As I mentioned in yesterday’s post, I have friends in Volgograd, Russia. So as my mind went more to the issues of terrorism that are causing concerns in that city, I thought about how terrorism has rocked others in my world.
There were friends who lived in the areas where terrorists struck in downtown Oklahoma City when the Murrah building was bombed and a very dear friend lived within blocks of the World Trade Center when it was taken down. And reached out asking how things seemed… well, it was just the natural thing to do. So I got in touch with my friend Sergey via instant message.
Sergey has a way with words, even if English isn’t his first language. I asked what comes to mind that he may like others to know about how things are going in Volgograd. He replied:
Gloomy, grey, solemn faces of the people walking on the streets, standing at the cash machines in the stores, empty trams and buses, flowers on the fence in front of the central railroad station. Volgogradians have been shocked. And questioning why it is possible and why it has happened to their city. The most popular answer – the vahhabit underground has launched terrorist war on Russia. And Volgograd may be the preferable target – the symbol or Russian fortitude, the city where Nazis were finally stopped in the tremendous bloody battle in 1942-1943. The city where people has intrinsically something special in their spirit.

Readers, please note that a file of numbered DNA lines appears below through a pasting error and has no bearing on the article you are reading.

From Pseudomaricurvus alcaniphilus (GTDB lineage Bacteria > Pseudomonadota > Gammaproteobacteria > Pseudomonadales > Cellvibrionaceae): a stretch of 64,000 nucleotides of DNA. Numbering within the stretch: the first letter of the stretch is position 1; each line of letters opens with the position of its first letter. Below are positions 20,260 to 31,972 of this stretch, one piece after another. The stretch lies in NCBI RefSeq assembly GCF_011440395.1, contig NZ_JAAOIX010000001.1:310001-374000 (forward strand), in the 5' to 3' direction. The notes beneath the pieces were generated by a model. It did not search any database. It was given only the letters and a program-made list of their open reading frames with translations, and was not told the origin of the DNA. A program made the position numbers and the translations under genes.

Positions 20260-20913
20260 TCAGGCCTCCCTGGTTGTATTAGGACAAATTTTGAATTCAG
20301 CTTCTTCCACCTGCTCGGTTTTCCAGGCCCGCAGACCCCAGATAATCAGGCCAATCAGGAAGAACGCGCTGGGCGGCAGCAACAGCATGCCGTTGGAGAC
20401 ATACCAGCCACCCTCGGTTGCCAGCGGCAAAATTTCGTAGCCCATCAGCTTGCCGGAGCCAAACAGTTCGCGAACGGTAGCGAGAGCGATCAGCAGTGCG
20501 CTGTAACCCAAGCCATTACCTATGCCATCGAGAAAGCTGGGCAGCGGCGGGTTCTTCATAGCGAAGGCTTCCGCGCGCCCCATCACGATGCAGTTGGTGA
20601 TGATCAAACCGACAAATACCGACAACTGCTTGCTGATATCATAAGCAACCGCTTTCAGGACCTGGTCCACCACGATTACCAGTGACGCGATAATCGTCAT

Now we have something in common with New Yorkers and the citizens of other attacked cities. We are the targets of the world terrorist war. And common sense tells us – we’d better be fighting together with those invisible aggressors.
Wow. It stopped me in my tracks. The images he’s drawn so clearly one of despair and yet, as we continued talking, it also seemed that life of course, continues to go on. HE explains: “Everything is as usual, just feeling some nerves. More blasts are possible as the authorities tell. Schools are on vacations – New Year and X-mas. Most people are shopping. The regional mourning has been declared.”
With a million people in Volgograd, it would be easy to think the distance would be great but Sergey actually lives just a few blocks from one of the explosions. Luckily, he said he didn’t hear anything.
Our conversation turned to the more normal checking in with friends. We talk about his family — the daughter I met a billion years ago as well as his wife and young son. We have had a couple of very short visits in the US at various times. But keep up via letters, photos and social media. His daughter Julia is now in grad school. That makes me feel old and yet his son is but a toddler.
He shares a few updates and I send him a few of the old photos. We do a short walk down memory lane, talking about some funny stories of things that happened while I was visiting. As we sign off, we wish each other “happy new years” and hope that people will be keeping things cool so that Volgograd isn’t in the news any more.